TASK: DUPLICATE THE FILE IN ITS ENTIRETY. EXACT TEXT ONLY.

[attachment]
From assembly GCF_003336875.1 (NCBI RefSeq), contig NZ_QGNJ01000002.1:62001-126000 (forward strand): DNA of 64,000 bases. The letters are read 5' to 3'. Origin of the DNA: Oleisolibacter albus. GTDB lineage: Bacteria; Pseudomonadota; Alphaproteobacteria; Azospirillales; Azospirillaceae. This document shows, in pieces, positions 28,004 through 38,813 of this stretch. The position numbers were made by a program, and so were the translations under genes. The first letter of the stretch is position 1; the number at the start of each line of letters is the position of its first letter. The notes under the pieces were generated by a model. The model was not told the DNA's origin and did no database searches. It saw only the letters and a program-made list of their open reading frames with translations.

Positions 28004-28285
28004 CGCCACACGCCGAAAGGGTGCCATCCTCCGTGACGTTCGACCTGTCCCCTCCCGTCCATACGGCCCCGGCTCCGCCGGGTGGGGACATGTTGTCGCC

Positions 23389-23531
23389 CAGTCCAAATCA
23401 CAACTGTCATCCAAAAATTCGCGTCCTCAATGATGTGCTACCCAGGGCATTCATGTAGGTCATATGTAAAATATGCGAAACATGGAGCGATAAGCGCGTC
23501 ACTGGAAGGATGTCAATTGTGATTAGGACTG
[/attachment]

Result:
From assembly GCF_003336875.1 (NCBI RefSeq), contig NZ_QGNJ01000002.1:62001-126000 (forward strand): DNA of 64,000 bases. The letters are read 5' to 3'. Origin of the DNA: Oleisolibacter albus. GTDB lineage: Bacteria; Pseudomonadota; Alphaproteobacteria; Azospirillales; Azospirillaceae. This document shows, in pieces, positions 28,004 through 38,813 of this stretch. The position numbers were made by a program, and so were the translations under genes. The first letter of the stretch is position 1; the number at the start of each line of letters is the position of its first letter. The notes under the pieces were generated by a model. The model was not told the DNA's origin and did no database searches. It saw only the letters and a program-made list of their open reading frames with translations.

Positions 28004-28285
28004 CGCCACACGCCGAAAGGGTGCCATCCTCCGTGACGTTCGACCTGTCCCCTCCCGTCCATACGGCCCCGGCTCCGCCGGGTGGGGACATGTTGTCGCC

Positions 23389-23531
23389 CAGTCCAAATCA
23401 CAACTGTCATCCAAAAATTCGCGTCCTCAATGATGTGCTACCCAGGGCATTCATGTAGGTCATATGTAAAATATGCGAAACATGGAGCGATAAGCGCGTC
23501 ACTGGAAGGATGTCAATTGTGATTAGGACTG